AFREF submitted a comment letter in support of the SEC’s proposed rule on clawbacks of erroneously-awarded executive compensation. Once finalized, the rule will signify the long-overdue implementation of a Dodd-Frank provision that sought to improve incentives for honest and transparent corporate governance by creating a mechanism for the clawing back of compensation awarded based on inaccurate financial statements. AFREF submitted a comment in support of the proposed rule in 2015, and submitted this additional comment to answer questions raised by the Commission upon reopening the comment period
AFREF sent a letter commenting on the Security and Exchange Commission’s proposed rule to increase the transparency and efficiency of the securities lending market. Having already commented in support of the proposed rule, we submitted an additional comment to address its corporate governance implications. The securities lending market—as it pertains to equity shares—has important corporate governance implications, as investors cannot vote shares on loan. In our comment, we recommend the Commission enhance the proposed rule’s public disclosures to give investors the tools they need to ensure the securities lending practices of asset managers and retail brokers do not interfere with investors’ role in corporate governance.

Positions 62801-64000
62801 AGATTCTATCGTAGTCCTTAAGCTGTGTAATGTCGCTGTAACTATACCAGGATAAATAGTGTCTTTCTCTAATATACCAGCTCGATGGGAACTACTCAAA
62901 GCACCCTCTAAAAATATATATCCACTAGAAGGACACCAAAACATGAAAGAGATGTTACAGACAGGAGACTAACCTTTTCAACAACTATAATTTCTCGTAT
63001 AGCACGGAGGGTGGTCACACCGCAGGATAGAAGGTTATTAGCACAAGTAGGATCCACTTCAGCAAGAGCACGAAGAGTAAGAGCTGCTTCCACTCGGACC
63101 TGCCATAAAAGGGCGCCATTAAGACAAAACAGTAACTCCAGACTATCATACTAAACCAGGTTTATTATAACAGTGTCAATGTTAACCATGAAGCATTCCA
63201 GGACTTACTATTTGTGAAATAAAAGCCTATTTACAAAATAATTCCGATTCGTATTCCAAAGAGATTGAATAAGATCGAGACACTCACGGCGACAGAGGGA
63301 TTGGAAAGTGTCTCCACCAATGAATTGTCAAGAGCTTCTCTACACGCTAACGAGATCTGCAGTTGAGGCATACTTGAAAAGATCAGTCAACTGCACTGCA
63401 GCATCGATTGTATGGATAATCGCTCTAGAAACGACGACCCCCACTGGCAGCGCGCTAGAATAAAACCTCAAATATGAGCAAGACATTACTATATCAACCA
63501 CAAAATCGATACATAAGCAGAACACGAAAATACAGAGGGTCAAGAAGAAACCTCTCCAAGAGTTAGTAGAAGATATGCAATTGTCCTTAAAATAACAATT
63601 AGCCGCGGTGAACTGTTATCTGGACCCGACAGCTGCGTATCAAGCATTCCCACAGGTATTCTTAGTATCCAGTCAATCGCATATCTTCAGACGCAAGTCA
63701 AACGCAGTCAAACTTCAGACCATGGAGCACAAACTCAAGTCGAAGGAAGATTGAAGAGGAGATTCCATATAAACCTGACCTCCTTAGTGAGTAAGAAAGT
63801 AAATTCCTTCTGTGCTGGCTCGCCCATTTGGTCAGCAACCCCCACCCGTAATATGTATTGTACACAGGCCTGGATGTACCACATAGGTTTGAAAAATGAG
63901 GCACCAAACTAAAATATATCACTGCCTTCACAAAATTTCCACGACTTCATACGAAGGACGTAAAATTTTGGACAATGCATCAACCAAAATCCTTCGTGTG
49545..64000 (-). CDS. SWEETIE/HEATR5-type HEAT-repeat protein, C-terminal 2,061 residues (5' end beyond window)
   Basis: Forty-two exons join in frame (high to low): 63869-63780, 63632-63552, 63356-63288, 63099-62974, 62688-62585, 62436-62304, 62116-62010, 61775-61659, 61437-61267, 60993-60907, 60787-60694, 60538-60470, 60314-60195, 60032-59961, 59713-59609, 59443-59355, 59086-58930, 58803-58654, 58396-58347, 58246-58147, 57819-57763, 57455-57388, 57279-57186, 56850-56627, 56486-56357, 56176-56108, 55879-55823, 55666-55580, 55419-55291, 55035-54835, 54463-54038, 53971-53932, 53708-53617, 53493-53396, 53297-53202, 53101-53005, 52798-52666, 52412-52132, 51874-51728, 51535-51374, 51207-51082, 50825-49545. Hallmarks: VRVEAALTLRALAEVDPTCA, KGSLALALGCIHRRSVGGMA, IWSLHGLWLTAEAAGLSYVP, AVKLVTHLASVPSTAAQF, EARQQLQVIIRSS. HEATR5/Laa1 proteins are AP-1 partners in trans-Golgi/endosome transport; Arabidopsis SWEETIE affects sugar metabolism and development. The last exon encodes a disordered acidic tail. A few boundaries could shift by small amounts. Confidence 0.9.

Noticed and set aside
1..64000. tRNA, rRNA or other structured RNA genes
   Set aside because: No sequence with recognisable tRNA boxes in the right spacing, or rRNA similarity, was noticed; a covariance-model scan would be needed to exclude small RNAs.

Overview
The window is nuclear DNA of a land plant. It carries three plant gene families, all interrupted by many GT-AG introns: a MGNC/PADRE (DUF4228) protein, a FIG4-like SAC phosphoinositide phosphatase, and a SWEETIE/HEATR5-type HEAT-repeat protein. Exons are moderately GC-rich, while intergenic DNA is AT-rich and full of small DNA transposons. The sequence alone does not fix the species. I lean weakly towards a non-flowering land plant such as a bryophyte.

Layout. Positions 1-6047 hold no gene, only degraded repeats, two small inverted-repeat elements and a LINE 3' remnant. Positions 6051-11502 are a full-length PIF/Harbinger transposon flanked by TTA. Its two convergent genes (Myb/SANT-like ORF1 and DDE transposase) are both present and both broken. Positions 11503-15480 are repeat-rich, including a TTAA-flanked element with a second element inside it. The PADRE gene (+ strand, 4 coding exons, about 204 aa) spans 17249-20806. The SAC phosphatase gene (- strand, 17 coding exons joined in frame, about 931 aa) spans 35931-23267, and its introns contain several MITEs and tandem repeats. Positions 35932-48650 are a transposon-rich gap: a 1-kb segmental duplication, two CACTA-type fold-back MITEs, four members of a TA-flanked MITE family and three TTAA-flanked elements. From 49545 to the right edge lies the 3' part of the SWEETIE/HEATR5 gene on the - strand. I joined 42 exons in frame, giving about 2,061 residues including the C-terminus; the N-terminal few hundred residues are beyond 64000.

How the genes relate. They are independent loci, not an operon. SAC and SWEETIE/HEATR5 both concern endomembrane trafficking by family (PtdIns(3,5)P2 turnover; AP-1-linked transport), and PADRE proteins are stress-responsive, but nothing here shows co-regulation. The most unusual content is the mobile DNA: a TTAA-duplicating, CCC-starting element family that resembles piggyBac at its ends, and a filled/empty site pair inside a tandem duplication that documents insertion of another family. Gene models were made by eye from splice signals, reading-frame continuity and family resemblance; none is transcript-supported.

AFREF sent a letter commenting on the Security and Exchange Commission’s proposed rule to implement Section 953(a) of the Dodd-Frank Wall Street Reform and Consumer Protection Act, relating to executive compensation for financial performance. The letter welcomes the SEC’s implementation of this important provision and makes recommendations to minimize executives’ incentives to focus on short-term shareholder returns at the expense of longer-term investments that contribute to equitable and sustainable economic growth over time.
Lordstown Motors was supposed to be a promising electric vehicle startup backed by General Motors that would help revolutionize low-emissions vehicles while also revitalizing America’s “Rust Belt”. Instead, many of its promises, exploiting the loopholes in the SPAC model, were soon found to be untrue, reiterating the important changes that need to be made to the business model of companies taken public through SPACs.
AFR opposed twelve bills that would leave investors more vulnerable to harm and abuse, and make the nation’s capital markets less safe, and supported five of the measures that would improve disclosures or investor protections.
AFR sent a comment letter to the Federal Reserve Board urging them to modify proposed rules that would reduce accountability for bank Boards of Directors, and also to examine further changes that would expand such accountability AFR Response to Proposed Guidance On Boards of Directors